Bariatric surgery substantially reduces the risk of diabetes

Bariatric surgery reduces the long-term risk of developing diabetes by over 80 % among people with obesity. The New England Journal of Medicine (NEJM) has published the results of a study conducted at Sahlgrenska Academy, University of Gothenburg, Sweden.

A study conducted by Professor Lars Sjöström, Professor Lena Carlsson and their team at Sahlgrenska Academy, University of Gothenburg, has found that bariatric surgery is considerably more effective than traditional care and in preventing diabetes among people with obesity.

The treatment group consisted of 1,658 subjects who had undergone bariatric surgery, while the control group consisted of 1,771 equally obese people who had received traditional care. During 15-year follow-up, 392 people in the and only 110 people in the treatment group developed diabetes.

"Our results show that bariatric surgery can reduce the risk of developing diabetes by more than 80 %", Professor Sjöström says. "This is an extremely high figure."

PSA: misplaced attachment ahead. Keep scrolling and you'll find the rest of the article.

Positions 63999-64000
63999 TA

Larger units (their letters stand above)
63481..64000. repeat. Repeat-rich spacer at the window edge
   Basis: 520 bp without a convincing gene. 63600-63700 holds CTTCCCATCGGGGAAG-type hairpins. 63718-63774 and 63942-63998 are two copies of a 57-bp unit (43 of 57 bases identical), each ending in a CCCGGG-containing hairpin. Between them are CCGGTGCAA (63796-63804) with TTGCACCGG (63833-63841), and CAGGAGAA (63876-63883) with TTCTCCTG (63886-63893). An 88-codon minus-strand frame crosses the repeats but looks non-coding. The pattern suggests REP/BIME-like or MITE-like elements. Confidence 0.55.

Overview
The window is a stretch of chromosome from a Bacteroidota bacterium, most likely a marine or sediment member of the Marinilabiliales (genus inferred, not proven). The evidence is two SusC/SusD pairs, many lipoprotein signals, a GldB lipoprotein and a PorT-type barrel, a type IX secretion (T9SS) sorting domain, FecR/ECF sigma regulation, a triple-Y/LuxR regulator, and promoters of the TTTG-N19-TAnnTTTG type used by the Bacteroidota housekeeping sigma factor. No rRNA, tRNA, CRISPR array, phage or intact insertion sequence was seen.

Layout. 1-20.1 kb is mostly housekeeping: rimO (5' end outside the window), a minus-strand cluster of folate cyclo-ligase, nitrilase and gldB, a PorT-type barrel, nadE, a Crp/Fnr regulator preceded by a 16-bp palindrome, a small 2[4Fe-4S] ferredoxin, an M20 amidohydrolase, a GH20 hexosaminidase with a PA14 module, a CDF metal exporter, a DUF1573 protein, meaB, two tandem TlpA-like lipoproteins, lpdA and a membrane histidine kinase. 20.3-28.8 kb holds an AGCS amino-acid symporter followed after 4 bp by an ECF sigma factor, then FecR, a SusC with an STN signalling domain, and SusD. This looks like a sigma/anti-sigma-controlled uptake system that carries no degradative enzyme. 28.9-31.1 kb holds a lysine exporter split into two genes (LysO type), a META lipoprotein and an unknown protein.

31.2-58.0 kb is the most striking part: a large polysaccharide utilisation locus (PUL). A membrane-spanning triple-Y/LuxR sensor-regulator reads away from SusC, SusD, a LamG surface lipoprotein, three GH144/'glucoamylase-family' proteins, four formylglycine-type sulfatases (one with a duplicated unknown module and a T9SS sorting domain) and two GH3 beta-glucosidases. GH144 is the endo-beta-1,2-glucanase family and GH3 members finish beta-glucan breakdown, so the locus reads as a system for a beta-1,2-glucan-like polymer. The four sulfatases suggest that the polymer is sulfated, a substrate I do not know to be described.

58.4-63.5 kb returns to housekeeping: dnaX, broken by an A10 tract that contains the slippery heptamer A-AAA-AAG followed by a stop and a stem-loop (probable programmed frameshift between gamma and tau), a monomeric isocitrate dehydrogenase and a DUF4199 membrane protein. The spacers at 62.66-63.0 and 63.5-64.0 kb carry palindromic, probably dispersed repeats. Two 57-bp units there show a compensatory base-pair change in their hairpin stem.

The study is based on an extensive study entitled Swedish Obese Subjects (SOS), which has given rise to more than 90 scientific articles and demonstrated that bariatric surgery is also highly beneficial when it comes to cancer, cardiovascular disease, total mortality and health-related quality of life.

"Both women and men benefited in terms of diabetes", Professor Sjöström says, "but the degree of obesity at baseline did not affect the results."

The article, "Bariatric Surgery and Prevention of in Swedish " was published in the August 23 issue of NEJM.


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Study: Obesity surgery can help prevent diabetes

More information: Link to article: bit.ly/PFZtyr
Journal information: New England Journal of Medicine

Citation: Bariatric surgery substantially reduces the risk of diabetes (2012, September 18) retrieved 15 October 2019 from https://medicalxpress.com/news/2012-09-bariatric-surgery-substantially-diabetes.html
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Sep 18, 2012
And of those patients receiving bariatric surgery, how many of them developed longterm digestive difficulties? And how many gained back the weight they had lost through the surgery? Bariatric surgery is very popular right now, but it does not address the issue of compulsive overeating and it does not ensure longterm slimness. It is, moreover, horrifically expensive, and since it is usually considered a cosmetic surgery, most insurance will not cover it.

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